For outdoor production, container media should have large or drainable pore space of 20 to 30 percent of the volume. This range provides good aeration and water capacity and allows excess water to drain away.
Green waste compost "A" was the coarsest compost tested, and this is reflected by the greater porosity in each level of substitution for peat (Table 2).
Table 2. Porosity of media with various percent compost substituted for peat. Percent substitution for peat 0 25 50 100 Media porosity (%) Compost green waste M 21.1 24.0 35.0 30.0 green waste A 21.1 31.3 35.4 39.1 green waste K 21.5 22.8 29.9 36.3 macadamia husk 21.5 30.2 22.9 25.6 There were no statistical differences among any substitution levels for the materials.This materials would require additional irrigations if used as a high percentage of a container mix. Green waste compost "K" would also require additional irrigation to maintain adequate moisture for the plans if the material were used as the primary organic material in a mix. The coarseness of these two materials reflects incomplete composting. Green waste compost "M" and macadamia husk compost, both more completely composted, were within the desirable porosity range.
Fresh weight. There were noticeable differences in the fresh
weights of the harvested plants at the end of the study, however (Table
Table 3. Fresh weights (g) of hibiscus grown in media with various percent composts. Percent substitution for peat 0 Fresh weight at harvest (g) Compost green waste K 61.0 57.3 56.5 48.0 green waste A 61.0 66.5 58.8 62.3 green waste M 61.0 53.0 51.5 45.3 macadamia husk 61.8 67.5 63.7 74.5 There were no statistical differences among any substitution levels for the materials.There were no statistical differences among any of the substitution levels for any of the materials. Plant weight n media containing green waste compost "M" were slightly less than the peat control at all levels. Green waste "K" provided growth equivalent to the peat control except when used alone. The total size of the plants produced in the third green waste and macadamia composts were equivalent or slightly greater than peat alone.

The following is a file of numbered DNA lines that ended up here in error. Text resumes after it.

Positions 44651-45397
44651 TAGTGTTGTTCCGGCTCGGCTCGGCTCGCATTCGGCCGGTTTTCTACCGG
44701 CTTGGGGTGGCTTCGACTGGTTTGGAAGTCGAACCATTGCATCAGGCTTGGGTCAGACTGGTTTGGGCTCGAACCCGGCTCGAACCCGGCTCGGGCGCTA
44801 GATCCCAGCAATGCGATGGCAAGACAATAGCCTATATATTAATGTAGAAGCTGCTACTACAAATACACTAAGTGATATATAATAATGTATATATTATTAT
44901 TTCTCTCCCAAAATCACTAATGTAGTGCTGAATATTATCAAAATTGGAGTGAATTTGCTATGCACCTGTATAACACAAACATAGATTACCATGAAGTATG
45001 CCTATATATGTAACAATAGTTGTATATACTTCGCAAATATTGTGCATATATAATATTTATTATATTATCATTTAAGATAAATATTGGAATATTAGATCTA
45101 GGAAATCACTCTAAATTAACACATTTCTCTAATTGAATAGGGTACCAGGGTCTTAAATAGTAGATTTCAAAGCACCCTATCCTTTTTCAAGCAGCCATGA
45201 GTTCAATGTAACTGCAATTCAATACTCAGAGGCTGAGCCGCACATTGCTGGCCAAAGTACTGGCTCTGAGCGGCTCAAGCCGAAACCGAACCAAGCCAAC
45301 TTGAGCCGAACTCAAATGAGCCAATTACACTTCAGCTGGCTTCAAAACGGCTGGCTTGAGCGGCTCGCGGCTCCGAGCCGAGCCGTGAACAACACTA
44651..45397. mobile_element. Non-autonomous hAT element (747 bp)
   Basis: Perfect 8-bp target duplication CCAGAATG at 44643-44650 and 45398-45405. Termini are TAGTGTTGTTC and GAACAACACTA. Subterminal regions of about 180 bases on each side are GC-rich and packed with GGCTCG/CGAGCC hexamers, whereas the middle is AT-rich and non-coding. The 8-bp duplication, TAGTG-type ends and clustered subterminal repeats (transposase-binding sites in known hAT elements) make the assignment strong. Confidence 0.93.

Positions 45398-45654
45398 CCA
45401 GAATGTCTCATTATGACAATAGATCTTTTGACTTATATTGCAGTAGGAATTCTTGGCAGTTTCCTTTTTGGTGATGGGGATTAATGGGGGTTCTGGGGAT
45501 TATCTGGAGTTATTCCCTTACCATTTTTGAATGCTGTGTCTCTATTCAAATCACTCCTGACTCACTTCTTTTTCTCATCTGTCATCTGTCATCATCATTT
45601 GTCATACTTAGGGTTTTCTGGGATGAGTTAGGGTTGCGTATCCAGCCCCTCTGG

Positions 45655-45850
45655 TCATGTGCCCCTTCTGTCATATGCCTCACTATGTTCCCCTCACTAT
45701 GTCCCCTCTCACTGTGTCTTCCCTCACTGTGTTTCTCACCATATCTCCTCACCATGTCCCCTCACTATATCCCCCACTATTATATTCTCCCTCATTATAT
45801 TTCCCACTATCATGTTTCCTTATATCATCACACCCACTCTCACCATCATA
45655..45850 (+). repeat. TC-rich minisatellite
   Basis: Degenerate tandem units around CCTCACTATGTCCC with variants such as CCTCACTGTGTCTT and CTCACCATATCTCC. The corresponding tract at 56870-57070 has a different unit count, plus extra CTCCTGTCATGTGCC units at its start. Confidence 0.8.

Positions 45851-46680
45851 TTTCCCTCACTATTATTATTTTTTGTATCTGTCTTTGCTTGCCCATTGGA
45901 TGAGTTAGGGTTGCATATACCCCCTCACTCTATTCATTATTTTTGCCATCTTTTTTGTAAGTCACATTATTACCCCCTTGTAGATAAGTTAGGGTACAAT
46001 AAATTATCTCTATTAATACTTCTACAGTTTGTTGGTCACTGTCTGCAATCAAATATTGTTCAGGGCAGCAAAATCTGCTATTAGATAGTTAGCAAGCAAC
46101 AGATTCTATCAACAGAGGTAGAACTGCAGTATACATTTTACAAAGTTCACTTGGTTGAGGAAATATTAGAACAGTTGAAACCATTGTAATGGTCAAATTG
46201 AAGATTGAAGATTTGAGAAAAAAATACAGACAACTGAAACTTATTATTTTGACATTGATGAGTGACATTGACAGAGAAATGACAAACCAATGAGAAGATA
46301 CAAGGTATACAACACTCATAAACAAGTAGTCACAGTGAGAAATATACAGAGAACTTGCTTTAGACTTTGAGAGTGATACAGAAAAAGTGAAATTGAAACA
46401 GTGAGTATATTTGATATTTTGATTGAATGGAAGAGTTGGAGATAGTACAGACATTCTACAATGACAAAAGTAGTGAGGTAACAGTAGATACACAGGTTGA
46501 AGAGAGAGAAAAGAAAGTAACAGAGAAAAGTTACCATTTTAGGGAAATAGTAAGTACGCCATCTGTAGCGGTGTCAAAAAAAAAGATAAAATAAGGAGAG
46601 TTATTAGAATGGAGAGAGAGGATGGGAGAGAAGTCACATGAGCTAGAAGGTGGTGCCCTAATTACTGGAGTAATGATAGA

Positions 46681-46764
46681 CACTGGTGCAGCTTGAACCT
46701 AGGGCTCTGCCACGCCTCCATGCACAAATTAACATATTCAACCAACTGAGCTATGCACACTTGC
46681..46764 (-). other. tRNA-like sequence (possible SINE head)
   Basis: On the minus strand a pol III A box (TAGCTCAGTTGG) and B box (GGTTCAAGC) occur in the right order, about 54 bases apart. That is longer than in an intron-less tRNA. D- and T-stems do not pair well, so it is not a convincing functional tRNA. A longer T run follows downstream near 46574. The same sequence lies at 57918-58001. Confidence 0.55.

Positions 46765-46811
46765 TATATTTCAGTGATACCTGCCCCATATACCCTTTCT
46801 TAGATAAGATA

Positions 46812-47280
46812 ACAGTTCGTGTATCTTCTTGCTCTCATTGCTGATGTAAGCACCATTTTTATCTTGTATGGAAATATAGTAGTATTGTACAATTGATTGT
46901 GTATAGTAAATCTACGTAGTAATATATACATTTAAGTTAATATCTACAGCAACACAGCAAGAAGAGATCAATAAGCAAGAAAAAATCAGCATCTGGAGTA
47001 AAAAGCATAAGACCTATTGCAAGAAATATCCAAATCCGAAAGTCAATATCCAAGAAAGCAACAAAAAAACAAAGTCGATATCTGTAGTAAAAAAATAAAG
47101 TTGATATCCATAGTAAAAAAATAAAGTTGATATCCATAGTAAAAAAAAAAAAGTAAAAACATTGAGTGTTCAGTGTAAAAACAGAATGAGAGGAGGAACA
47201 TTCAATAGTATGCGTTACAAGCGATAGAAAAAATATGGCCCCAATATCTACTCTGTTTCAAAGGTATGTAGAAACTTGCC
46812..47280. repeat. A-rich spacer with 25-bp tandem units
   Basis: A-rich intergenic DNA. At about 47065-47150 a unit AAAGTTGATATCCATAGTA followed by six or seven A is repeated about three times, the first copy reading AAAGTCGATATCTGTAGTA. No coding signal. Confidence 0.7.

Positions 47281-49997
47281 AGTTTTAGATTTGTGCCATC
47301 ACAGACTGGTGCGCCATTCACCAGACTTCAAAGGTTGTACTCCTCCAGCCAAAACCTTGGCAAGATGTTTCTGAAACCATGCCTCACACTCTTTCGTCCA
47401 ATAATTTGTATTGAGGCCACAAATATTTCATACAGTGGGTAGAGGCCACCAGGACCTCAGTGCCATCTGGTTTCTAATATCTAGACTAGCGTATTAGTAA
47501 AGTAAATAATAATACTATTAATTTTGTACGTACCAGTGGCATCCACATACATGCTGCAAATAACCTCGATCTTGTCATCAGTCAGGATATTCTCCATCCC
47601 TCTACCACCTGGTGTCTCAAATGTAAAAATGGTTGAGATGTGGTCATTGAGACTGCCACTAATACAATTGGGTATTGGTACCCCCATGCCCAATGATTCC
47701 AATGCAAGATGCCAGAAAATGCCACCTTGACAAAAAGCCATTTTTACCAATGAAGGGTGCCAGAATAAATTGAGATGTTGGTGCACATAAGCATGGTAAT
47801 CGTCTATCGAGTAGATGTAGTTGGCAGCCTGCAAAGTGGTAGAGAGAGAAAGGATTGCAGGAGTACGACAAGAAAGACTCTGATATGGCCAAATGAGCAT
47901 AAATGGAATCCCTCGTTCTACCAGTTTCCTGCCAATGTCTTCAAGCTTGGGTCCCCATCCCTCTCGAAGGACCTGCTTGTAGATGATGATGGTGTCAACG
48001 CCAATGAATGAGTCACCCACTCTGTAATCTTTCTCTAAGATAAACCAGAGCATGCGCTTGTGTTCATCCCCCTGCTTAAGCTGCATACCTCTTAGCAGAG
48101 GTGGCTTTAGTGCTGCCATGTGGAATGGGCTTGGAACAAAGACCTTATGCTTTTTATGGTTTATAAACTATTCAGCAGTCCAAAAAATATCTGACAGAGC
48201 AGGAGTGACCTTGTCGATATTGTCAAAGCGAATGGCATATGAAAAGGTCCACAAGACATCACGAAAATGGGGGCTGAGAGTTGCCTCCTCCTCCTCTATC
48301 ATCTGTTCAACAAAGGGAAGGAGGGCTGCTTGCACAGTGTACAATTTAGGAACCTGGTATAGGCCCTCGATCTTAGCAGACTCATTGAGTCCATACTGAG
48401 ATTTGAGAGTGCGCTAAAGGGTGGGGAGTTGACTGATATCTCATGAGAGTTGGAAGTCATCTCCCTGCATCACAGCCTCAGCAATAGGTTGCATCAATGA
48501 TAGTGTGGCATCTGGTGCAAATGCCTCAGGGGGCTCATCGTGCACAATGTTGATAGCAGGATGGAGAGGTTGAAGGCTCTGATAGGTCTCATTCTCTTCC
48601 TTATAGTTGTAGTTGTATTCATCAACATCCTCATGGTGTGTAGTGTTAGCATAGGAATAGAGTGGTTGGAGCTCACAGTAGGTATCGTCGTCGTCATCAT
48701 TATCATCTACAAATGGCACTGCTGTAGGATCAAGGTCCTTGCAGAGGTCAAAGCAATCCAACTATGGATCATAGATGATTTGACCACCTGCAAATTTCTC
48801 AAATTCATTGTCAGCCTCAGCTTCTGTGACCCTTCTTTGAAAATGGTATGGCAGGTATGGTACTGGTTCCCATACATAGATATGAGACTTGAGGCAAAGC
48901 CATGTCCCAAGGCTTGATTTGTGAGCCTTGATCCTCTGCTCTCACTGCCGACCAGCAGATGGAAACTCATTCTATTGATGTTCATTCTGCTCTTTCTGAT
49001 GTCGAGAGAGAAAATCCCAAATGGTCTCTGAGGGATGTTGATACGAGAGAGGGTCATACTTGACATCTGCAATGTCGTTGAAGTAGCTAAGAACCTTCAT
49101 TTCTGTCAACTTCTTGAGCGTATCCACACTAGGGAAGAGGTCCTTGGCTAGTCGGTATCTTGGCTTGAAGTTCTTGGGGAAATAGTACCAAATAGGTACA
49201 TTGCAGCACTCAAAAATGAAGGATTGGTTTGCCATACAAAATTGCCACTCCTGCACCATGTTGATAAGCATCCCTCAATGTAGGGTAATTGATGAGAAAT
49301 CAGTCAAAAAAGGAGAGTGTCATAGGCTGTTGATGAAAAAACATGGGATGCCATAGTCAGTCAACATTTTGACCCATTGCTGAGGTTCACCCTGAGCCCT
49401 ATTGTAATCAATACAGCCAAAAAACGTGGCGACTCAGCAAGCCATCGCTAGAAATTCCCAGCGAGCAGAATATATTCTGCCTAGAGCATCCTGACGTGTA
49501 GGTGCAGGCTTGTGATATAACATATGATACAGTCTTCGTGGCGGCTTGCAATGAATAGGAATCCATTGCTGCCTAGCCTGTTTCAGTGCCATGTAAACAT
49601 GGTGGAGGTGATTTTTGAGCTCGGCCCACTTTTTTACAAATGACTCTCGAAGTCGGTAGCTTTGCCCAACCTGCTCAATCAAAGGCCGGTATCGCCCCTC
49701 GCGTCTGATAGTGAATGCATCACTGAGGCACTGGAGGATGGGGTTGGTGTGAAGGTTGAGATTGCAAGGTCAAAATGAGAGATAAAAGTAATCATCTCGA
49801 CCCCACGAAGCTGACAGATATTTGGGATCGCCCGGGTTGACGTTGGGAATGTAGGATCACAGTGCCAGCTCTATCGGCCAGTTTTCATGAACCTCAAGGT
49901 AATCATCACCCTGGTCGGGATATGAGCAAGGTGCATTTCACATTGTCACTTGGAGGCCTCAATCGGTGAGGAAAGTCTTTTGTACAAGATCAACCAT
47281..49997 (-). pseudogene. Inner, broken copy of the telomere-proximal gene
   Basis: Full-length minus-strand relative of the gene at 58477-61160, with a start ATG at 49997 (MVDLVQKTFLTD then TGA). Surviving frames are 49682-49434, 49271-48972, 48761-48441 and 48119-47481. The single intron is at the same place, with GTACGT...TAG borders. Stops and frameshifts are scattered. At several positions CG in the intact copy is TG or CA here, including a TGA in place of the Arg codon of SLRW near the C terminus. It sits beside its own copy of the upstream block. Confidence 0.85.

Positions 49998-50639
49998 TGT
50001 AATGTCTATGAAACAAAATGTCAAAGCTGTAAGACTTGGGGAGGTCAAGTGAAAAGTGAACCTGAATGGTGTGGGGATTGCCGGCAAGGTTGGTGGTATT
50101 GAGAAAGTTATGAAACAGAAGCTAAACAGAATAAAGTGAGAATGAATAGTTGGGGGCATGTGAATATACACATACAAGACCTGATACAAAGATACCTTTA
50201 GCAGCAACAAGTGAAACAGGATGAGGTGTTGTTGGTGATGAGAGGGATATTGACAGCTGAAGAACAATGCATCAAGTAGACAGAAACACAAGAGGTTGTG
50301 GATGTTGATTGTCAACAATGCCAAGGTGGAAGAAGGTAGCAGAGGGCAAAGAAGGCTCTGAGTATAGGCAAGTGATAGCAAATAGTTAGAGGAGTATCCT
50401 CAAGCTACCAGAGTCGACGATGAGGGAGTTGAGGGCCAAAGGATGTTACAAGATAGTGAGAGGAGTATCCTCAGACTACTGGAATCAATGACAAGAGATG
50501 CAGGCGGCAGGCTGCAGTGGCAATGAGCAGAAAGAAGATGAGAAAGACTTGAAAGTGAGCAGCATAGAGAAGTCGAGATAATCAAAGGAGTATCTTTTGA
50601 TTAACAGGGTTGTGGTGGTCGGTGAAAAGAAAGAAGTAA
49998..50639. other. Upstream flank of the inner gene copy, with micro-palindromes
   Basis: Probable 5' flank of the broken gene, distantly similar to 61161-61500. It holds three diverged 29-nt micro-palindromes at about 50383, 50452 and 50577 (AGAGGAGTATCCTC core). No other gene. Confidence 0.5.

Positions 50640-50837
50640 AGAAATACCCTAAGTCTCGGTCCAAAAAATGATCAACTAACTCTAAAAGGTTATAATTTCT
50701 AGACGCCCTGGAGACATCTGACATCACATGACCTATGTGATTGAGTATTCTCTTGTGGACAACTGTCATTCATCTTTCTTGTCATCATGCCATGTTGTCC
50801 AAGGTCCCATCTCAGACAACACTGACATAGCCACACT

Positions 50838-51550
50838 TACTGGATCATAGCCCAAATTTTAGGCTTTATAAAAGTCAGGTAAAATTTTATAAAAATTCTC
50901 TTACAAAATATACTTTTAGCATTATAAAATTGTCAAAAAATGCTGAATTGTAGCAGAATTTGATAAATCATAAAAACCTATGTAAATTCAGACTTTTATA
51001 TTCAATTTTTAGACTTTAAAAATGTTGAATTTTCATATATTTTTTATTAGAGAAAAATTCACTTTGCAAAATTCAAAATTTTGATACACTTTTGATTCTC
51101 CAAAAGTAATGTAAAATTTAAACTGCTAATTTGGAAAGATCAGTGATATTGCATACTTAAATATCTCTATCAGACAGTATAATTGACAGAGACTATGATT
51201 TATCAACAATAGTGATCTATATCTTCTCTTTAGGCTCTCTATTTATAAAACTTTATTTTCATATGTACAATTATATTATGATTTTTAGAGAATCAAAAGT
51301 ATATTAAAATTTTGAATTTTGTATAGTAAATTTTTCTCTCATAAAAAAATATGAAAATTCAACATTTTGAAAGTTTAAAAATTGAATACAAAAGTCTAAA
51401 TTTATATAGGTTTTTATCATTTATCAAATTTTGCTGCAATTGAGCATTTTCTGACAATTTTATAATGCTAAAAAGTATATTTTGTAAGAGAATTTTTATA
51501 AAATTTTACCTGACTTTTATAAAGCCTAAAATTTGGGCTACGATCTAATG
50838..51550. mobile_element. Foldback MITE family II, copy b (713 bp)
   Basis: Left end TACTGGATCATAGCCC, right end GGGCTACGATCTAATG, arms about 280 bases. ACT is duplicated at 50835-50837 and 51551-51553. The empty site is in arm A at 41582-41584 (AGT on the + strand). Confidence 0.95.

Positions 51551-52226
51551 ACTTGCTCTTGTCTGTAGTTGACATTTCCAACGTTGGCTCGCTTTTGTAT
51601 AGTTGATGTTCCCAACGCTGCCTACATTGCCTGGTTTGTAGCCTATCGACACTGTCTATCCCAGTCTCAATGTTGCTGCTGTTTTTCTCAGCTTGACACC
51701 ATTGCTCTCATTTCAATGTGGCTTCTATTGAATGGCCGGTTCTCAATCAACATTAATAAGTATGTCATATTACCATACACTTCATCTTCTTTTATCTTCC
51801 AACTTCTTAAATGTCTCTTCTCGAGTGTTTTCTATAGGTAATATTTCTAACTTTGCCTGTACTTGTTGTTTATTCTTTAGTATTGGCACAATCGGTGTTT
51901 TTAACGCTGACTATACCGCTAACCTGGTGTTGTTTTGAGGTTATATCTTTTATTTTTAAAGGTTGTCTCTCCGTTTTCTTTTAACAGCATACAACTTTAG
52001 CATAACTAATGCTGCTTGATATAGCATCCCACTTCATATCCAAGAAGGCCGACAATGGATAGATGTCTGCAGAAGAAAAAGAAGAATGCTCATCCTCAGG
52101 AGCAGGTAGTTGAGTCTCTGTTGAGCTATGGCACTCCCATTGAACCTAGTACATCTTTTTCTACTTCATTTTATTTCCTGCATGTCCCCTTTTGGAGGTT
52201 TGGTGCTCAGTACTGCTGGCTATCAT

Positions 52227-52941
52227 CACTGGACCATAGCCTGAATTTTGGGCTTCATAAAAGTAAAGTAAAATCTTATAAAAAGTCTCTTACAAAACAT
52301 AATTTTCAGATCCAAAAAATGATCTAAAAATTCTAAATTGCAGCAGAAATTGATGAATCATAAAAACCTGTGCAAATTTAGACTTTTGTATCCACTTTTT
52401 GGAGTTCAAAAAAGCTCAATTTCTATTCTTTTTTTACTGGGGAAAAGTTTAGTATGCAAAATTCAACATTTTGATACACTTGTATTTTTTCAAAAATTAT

We do not mean to suggest from these results that growth or quality would be the same with every plant in a compost or compost-peat media. Do some experimentation in your operation to determine the suitability of a locally available organic material. Evaluate what level of substitution might work best for particular plants, and compare cost and quality. Supplemental fertilization may also require some fine tuning.
Research conducted in Hawaii and elsewhere indicates that there can be differences in the quality of compost. Variation can occur with batch, season, and with changes in the raw inputs. Look particularly for a finished or mature product. Look at stability in particle size, pH, and soluble salts. Soluble salts of some composts can be quite high, but can be reduced by leaching. Variation in batches of composts diminishes dramatically as producers gain experience and technology. Most composters in Hawaii have found stable sources of input material and are now producing a consistent product.
None of the composts tested would be suitable for producing certified nursery material for export. All of the materials were produced or stored on the ground, and this is a no-no for export media. They appear, however, to have good potential for production of nursery stock for local consumption.
Development of a New Yellow Impatiens wallerana
Jay Deputy, email@example.com
Researchers at the University of Connecticut have developed the first true yellow Impatiens wallerana. The research was funded by Bodger Seeds, South El Monte, CA. Bodger Seeds is now marketing several forms of the plant as the Seashell impatiens series.
The plant was developed by crossing the color gene from one of the many yellow-flowering impatiens species, such as I. capensis and I. pallida, with the compact habit of I. wallerana. When species are cross-pollinated, the results usually vary widely. Most impatiens interspecific crosses produce see that is not viable. The university researchers, however, employed techniques that ensure the seed embryos would germinate.
Seashell impatiens has a habit similar to common I. wallerana, but is somewhat more vigorous. It grows well in partial sun to full shade, and pinching increases branching, controls plant height, and stimulates flower production. The cupped, shell-like flowers are available in six colors: yellow, apricot (light orange), papaya (rose with an orange blush), passion (light salmon-rose), peach (soft salmon-pink), and tangerine (neon orange). According to Bodger Seeds, Seashell impatiens are excellent container plants that combine well in landscape compositions.
What patience grew--This spring, look for yellow impatiens, once thought impossible to breed, Ottawa Citizen.
Getting to the Root of the Matter
Dr. Mike Schnell
Roots are the underground portions of plants that absorb and conduct water and minerals, and provide support for the plant. Researchers have been able to gain an understanding of some of the basic functions of roots, but our understanding of the plant root zone is still very limited. Roots comprise less than half of a plant's dry weight, yet the surface area of the root system is much greater than that of the shoots.
There are two basic types of roots--nonwoody and woody.